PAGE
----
Grid cells are a well documented population of neurons with some remarkable properties. Grid cells are grouped together into modules that operate independently and have different scales and orientations. Each cell responds in physical locations in the world that form a regular hexagonal grid. A population of cells can be represented as a finite space in which each cell fires in a single location and the when you move beyond the boundaries of the space you wrap around to the other side.

One of the primary advantages of grid cells is that they maintain a two dimensional position that aggregates movements over time. This provides path integration, or the ability to determine your relative position across multiple movements.

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Grid cell modules are implementations of a Reside Number System with two dimensions. Each module represents a finite relative space and a set of modules together represent specific locations in a very large world.

The Grid Cell Trick is a mechanism that utilizes three populations of grid cells to relate two values (the input populations) together to form a transform (the output population). In addition to combining two values to get a transform, you can combine a value with a transform to get the other relative value. The two values may be two types of locations, in which case the operation may provide a new representation that encodes the relative position of the locations. This is an example of a Residue Number System "subtraction." Alternatively, the locations can be combined addititively to allow the combining of many locations.

Note that encoding and decoding values are the only operations that involve all of the modules in a layer. All other operations happen either within a single module in a layer, or between one module from each layer. We currently assume that the inter-layer operations operate on modules with the same number of neurons and with the same scale and orientation. This is not the case between modules in the same layer.

Also called Holographic Reduced Representations, among other things.

VSA defines a set of operations that apply to arrays of values. The values can be complex numbers, real values, or binary. The work in Bruno's group at Berkeley seems most interested in VSA with complex values, which in some ways is similar to our grid cell modules that have two independent dimensions.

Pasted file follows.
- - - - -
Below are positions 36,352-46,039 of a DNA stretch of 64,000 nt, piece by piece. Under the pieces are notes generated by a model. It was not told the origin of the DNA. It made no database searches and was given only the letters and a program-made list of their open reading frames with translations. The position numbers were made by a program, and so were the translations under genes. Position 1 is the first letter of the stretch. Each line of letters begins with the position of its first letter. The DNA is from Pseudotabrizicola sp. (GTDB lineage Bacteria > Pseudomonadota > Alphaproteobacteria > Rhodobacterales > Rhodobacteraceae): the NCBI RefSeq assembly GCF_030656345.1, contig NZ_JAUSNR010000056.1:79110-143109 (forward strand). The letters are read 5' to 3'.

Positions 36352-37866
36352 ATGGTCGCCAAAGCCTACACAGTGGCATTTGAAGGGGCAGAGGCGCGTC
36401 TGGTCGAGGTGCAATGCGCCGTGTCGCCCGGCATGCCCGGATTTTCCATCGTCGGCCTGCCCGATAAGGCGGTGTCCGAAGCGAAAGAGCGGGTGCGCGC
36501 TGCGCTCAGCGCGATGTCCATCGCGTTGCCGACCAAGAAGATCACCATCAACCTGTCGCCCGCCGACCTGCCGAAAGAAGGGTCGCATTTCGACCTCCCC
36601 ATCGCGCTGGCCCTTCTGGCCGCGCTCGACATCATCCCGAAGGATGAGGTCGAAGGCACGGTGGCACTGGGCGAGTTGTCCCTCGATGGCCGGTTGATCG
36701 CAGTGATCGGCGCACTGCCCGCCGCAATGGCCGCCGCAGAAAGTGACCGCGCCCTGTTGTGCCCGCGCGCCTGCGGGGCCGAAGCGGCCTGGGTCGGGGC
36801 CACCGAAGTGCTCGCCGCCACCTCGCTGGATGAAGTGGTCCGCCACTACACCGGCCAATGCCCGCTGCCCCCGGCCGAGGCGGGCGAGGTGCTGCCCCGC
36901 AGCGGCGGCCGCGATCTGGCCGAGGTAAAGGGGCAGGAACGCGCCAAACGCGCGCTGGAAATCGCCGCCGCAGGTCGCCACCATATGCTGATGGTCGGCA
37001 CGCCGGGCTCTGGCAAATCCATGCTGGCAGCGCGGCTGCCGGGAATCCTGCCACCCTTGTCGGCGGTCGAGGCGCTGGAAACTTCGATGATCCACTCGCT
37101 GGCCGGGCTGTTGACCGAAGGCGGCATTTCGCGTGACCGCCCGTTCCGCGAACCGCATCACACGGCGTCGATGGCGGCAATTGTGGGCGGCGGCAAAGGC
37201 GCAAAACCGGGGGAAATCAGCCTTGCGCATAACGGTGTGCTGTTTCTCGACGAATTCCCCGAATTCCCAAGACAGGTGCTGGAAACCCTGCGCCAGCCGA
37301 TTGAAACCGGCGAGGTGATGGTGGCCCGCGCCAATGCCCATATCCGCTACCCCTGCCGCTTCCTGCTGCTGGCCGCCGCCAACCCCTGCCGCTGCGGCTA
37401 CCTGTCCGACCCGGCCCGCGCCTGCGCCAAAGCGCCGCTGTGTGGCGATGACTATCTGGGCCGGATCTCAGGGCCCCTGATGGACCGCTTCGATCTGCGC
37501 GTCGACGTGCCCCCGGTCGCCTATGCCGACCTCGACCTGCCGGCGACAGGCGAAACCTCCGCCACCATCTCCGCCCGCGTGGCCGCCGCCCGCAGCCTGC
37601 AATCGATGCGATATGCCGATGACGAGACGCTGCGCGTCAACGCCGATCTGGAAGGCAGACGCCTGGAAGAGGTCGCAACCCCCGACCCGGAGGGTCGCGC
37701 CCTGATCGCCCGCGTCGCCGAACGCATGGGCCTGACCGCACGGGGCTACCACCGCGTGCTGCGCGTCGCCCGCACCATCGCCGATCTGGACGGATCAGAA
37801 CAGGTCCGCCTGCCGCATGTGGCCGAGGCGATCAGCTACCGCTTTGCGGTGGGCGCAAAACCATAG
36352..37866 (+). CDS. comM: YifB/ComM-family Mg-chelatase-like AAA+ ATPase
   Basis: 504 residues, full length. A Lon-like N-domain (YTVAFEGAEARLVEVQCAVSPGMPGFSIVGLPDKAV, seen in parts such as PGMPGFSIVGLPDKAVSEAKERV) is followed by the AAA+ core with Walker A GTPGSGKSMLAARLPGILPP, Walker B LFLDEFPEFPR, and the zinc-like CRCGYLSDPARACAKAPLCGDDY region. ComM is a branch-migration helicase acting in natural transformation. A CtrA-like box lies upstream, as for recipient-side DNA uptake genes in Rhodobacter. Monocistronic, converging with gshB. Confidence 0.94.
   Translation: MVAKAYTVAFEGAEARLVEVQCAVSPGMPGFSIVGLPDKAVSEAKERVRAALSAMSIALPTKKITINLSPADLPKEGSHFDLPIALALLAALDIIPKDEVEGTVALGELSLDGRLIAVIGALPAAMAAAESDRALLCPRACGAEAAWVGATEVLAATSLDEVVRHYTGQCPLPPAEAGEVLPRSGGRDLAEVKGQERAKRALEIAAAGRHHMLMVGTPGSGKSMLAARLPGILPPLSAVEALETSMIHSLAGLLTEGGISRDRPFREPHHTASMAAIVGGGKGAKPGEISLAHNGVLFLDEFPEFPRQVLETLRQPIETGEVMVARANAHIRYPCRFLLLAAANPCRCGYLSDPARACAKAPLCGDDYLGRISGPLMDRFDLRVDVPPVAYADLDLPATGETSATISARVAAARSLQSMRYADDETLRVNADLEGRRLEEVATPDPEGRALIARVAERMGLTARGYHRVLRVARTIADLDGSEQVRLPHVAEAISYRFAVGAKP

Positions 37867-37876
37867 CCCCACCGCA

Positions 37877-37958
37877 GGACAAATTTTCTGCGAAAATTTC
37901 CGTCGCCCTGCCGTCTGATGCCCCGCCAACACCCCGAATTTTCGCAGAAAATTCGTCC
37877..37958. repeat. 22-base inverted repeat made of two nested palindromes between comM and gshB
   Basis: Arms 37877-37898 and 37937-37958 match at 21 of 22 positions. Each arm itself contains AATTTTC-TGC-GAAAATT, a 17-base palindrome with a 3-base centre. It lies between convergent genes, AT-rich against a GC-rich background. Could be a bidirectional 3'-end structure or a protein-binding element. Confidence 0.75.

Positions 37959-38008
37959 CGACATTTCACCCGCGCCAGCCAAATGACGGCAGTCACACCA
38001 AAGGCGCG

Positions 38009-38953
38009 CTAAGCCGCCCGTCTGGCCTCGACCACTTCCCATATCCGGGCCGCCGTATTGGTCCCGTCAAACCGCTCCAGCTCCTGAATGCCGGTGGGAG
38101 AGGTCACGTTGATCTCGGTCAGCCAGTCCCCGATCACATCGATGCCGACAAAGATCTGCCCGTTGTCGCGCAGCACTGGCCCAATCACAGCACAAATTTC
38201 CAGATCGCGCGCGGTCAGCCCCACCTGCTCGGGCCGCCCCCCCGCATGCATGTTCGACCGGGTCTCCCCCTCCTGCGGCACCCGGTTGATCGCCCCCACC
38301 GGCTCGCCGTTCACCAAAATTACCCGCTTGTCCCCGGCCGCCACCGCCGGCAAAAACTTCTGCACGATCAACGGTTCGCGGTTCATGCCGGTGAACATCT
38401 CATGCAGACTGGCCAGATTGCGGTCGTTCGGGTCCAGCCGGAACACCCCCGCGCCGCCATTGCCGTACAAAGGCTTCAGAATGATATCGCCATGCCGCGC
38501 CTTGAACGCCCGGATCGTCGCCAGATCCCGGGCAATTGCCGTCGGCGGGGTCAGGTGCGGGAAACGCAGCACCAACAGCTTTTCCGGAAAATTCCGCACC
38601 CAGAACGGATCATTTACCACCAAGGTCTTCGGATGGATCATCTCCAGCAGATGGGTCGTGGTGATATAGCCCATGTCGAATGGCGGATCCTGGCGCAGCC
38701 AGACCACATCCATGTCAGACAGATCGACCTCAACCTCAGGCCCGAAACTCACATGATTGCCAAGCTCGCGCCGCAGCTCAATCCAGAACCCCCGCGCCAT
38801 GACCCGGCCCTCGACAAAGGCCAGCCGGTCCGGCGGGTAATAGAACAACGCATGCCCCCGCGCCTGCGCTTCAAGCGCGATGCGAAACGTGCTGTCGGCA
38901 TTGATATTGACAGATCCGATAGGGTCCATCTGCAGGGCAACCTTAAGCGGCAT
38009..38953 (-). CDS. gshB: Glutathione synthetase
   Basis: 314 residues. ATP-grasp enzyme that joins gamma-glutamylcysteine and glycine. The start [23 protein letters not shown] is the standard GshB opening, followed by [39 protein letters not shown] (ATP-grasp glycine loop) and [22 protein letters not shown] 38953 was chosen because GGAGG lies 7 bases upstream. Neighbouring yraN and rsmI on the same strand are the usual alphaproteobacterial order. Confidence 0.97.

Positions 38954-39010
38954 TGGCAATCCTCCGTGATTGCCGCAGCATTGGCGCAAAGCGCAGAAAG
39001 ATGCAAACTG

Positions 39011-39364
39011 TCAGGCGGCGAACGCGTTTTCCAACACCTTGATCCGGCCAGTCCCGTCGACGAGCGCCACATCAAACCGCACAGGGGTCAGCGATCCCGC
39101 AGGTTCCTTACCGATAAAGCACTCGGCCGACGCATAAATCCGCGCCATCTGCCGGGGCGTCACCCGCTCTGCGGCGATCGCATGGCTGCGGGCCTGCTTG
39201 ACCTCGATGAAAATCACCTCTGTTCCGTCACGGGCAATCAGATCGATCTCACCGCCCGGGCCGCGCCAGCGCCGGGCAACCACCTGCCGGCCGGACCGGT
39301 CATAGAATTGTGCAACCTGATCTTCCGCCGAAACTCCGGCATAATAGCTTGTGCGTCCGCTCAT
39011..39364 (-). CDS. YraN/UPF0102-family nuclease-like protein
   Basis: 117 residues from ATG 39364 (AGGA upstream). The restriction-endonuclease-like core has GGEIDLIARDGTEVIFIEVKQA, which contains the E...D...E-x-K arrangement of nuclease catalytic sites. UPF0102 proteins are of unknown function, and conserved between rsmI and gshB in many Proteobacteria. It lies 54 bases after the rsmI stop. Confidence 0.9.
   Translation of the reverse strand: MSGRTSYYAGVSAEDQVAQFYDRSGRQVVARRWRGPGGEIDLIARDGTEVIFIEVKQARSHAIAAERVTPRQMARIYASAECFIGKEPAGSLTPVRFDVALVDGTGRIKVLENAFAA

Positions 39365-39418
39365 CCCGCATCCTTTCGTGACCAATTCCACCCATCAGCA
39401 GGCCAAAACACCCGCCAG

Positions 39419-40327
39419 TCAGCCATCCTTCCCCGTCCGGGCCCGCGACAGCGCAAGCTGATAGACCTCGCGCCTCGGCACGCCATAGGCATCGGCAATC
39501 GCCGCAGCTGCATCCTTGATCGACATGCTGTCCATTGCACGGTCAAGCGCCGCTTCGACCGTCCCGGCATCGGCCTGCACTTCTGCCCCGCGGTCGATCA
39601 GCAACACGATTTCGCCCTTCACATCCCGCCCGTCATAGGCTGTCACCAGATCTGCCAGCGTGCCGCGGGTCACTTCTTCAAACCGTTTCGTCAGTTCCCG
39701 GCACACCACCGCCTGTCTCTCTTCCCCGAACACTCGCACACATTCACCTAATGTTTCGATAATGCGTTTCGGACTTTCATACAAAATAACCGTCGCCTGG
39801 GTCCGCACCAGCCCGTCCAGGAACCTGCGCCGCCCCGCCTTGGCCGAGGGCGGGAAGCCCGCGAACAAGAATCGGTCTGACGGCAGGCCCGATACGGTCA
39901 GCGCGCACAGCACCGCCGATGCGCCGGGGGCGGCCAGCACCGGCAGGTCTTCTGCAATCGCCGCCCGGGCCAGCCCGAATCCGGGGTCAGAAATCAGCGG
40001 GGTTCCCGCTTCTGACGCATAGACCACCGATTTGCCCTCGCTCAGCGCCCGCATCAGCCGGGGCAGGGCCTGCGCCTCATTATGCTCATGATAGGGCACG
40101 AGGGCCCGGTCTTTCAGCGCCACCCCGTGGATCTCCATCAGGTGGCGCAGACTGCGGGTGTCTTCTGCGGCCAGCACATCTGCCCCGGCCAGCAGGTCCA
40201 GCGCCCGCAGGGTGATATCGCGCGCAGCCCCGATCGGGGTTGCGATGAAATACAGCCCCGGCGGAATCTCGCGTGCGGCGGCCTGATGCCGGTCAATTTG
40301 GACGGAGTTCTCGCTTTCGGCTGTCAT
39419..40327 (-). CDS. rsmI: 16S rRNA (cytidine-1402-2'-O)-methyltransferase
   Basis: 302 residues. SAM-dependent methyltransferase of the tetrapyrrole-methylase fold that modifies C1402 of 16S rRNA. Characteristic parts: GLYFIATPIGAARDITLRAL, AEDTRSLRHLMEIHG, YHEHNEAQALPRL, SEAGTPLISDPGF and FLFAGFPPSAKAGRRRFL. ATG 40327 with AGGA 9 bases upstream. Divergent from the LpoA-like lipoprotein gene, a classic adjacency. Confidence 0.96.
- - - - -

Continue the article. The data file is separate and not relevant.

This table gives a primer on the types of operations that are defined by VSA, along with the SDR variant and differences.

Operation | Description | Notation | SDR Variant | SDR Variant Differences |
---|---|---|---|---|

Bind | Binary operation that combines two values to get a new value with the same dimensionality. Can be apply recursively to bind many values together. | $$A \otimes B$$ | Grid cell trick that is equivalent to a mathematical addition or subtraction implemented with a residue number system. | The subtraction variant cannot be recursively applied and can only bind two values together. |

Unbind | Binary operation that strips one of the originally bound values, leaving the others. | $$A^{-1}\otimes(A \otimes B) \approx B$$ | Grid cell trick that takes a transform plus value from one input to get the value for the other input. | Same limitations as binding. |

Permutation | Change a value in a way that can be reversed before or after bind/unbind operations. Unary operation. Distributive over superpositions. | $$P^{-1}(P(A)) \approx A$$ | The SDR variant is leveraged for path integration. It is a binary operation that takes a magnitude. For integer magnitudes, this is analogous to applying the unary permutation multiple times but is a generalized description that supports multiple dimensions and positive and negative values. It has a property called reduction, meaning that the magnitudes are aggregated, or $$P(P(A, i), j) = P(A, i+j)$$. Note equivalence between permutation and bind described below. | The extra parameter and reduction property enables path integration across multiple dimensions. |

Superposition | Multiple values can be combined into a set representation. Other operations that are distributive will apply to all items in the set. Useful for checking whether new items belong to the set without the need for bind. | $$ A + B + C $$ | The SDR variant is the union operation, or bitwise OR. | This operation becomes more important with SDRs since the "subtraction" bind operation cannot combine more than two elements. |

Note that permutation is a special case of binding. In typical VSA with a unary permutation, the permutation operation can be implemented as a bind with a fixed value. The inverse permutation then is just an unbind of the same fixed value. In our grid cell / SDR implementation, the binary permutation can be implemented as the binding of a value in one input population with the permutation magnitude as the second input. This can be applied recursively, binding the result of the previous operation with a new permutation magnitude, to apply multiple permutations that respect the reduction (path integration) property.

The current SDR / grid cell variant of bind and unbind are not symmetric. If you implement bind as addition, then both unbinds are subtrations. If you implement bind as subtraction, then one unbind is addition while the other is subtraction. In order to bind more than two values, the bind operation must be addition. This does not work for our transform though, because the transform must be invariant to permutations applied to both inputs, which requires it to be a "subtraction". In other words, $$P(A, x) \otimes P(B, x) = A \otimes B$$.

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